Skylights have been used to brighten up interior spaces for centuries—think of the Pantheon in Rome—and today they're more popular than ever as more homeowners convert unfinished attics and bonus rooms into home offices, exercise studios, guest quarters and playrooms. There are a couple of other reasons to put in a skylight. Installing one is much easier and more affordable than building a dormer, and modern energy-efficient skylights are completely leakproof—if they are properly installed. Most manufacturers offer a complete line of optional sunscreening accessories, such as roller shades, venetian blinds and pleated shades. And some vented models even have automatic electric openers that work by remote control or a wall-mounted keypad.
In an attic or bonus room, a skylight is typically installed in the sloped ceiling, just above the knee wall. That puts the sill about 5 to 6 feet above the floor, perfect for capturing natural light. To gain an expansive view of the world—or at least of the neighborhood—we contacted Wayne Quarles, product applications supervisor for Velux, a unique "eye-level" installation method for skylights that offers the comfortable, wide-angle sight lines of a roof window. Unlike a typical installation, Quarles positions the skylight lower on the roof, about a foot below the top of the knee wall. That not only puts the window center at eye level, but it also creates a deep viewing shelf at the sill. The model installed in this project measures about 30-inches-wide by 55-inches-tall. It took 1 day to install, and 3 days to tape joints, prime, and paint.
Note: Building codes require an emergency egress in case the primary exit—typically a stair—is blocked by fire. Because skylights don't open wide enough to provide a means of escape, the room must have an exterior window or door large enough to permit egress. If none exists, you'll have to install one. Check with the local building inspector for specific requirements.
Mark and cut a rough opening
Start by marking the rough opening of the skylight on the ceiling and knee wall. Position the bottom of the sill 38 to 44 inches above the floor. Align the side of the opening with the inside edge of a rafter. Cut along the lines with a drywall saw and pull the drywall from the rough opening.
Prep for skylight install
Carefully remove the insulation, then use a reciprocating saw to cut out the top plate of the knee wall. Also saw out the rafter from the center of the opening; cut it flush with the bottom, but leave it long at the top.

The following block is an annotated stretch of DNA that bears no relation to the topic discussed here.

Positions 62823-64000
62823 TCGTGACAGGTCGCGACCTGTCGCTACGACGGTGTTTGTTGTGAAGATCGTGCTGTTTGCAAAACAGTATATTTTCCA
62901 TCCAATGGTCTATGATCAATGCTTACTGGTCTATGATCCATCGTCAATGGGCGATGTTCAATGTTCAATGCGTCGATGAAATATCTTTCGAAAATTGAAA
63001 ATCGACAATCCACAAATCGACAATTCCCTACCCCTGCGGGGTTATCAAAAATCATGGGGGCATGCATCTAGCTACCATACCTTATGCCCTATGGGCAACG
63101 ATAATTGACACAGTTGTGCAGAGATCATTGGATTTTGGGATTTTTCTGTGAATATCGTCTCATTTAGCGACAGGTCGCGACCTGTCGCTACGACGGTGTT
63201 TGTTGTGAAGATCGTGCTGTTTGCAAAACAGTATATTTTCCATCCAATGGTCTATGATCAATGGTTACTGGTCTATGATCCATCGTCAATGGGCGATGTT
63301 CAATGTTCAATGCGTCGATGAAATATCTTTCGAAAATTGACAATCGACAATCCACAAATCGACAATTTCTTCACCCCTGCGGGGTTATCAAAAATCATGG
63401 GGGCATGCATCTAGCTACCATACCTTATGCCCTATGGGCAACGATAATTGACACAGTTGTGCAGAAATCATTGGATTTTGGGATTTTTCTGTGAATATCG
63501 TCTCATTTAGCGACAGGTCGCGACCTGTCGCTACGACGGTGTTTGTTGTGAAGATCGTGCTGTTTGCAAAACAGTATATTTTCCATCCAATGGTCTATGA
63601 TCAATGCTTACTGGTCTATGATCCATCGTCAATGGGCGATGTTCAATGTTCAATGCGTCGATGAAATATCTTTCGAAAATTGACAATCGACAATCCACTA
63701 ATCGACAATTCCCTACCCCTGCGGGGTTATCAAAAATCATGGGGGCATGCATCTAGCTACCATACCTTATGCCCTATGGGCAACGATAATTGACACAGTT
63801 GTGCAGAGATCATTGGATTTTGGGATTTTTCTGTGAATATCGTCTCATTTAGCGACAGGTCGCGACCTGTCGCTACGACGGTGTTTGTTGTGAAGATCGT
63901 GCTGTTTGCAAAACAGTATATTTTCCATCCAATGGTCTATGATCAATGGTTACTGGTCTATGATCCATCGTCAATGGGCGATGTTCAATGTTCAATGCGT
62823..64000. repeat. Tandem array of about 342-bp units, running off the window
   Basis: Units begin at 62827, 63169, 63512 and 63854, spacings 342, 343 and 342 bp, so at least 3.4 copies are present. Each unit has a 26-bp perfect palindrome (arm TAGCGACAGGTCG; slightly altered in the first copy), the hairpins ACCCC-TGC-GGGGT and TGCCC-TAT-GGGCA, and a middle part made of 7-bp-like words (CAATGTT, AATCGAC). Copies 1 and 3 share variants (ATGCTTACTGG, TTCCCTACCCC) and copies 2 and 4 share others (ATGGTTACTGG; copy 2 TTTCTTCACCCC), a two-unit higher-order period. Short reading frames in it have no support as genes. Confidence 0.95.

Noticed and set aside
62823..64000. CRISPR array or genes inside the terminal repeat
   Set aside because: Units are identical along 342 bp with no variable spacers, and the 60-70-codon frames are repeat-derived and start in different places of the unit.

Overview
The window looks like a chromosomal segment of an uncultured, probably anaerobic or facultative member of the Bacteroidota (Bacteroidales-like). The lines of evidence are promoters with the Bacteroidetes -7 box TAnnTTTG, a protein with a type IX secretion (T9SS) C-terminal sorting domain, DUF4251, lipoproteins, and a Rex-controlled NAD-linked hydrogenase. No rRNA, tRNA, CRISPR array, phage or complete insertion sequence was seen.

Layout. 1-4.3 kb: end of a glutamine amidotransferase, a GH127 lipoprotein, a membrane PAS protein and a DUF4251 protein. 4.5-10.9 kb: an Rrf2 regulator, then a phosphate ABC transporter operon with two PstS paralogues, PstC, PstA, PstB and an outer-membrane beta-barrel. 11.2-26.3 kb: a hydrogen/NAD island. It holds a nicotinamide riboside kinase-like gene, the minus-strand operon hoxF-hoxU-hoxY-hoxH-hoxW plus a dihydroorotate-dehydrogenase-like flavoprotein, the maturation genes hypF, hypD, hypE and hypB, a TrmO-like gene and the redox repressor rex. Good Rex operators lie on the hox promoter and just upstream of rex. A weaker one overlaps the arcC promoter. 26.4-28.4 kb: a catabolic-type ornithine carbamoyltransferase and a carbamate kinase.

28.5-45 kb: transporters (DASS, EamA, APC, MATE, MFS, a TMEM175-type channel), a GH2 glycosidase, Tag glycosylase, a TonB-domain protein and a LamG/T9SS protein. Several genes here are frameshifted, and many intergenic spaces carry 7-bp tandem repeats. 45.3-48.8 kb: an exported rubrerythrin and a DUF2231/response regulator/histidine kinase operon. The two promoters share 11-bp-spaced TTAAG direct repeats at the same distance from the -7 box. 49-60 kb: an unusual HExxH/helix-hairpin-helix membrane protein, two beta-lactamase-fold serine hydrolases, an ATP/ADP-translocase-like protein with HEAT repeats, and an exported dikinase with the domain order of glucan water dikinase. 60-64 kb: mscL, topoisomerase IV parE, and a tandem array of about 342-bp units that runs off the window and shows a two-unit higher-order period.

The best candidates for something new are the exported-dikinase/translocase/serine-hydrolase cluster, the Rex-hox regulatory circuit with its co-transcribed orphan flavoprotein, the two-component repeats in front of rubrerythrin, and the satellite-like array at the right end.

Install support frame
Build a perimeter frame around the sill area with 2x4s. Drive nails through the plywood roof sheathing in each of the four corners of the rough opening. Then go outside onto the roof and carefully remove all the roof shingles from around the opening. Save the shingles for nailing back around the skylight after it's installed.
Cut rough opening from inside
From inside, cut out the rough opening with a reciprocating saw. Guide the blade along the rafters for the side cuts, then remove the severed plywood or roof sheathing to expose the rough opening.
Start rooftop installation
Remove the sash before passing the frame through the rough opening and onto the roof.
Reinstall sash and install the frame
Set the frame in place, then reinstall the sash to hold the frame square. Fasten the frame to the roof with 2-inch screws driven through the metal brackets on the sides of the frame. Be sure the screws go into the rafters.
Staple 18-inch-wide strips of 15-pound roofing felt around the perimeter of the skylight frame. Then install the sill flashing along the bottom of the skylight. Next, nail step flashing and roof shingles up each side of the skylight. Cover all four sides of the sash frame with the aluminum counter-flashing provided. Then install the head flashing, slipping it under the course of roof shingles immediately above the skylight. Screw the head flashing to the sides of the frame. Cover the head flashing with roofing felt and nail back all the remaining roof shingles.
Install inside header
From inside, cut a 2x12 header to fit into the space above the skylight. Be sure that it's parallel with the floor.
Finish the viewing area
Cover the viewing shelf with 1/2-inch plywood followed by a layer of drywall. The plywood adds structural support and keeps heavy objects and sharp elbows from breaking through the drywall. The shelf can also be finished with wood, marble or solid-surface material. Cover the exposed framing around the inside of the skylight with 1/2-inch drywall. Protect the drywall corners with metal corner bead, finish the surfaces with paper tape and joint compound and then apply a fresh coat of paint.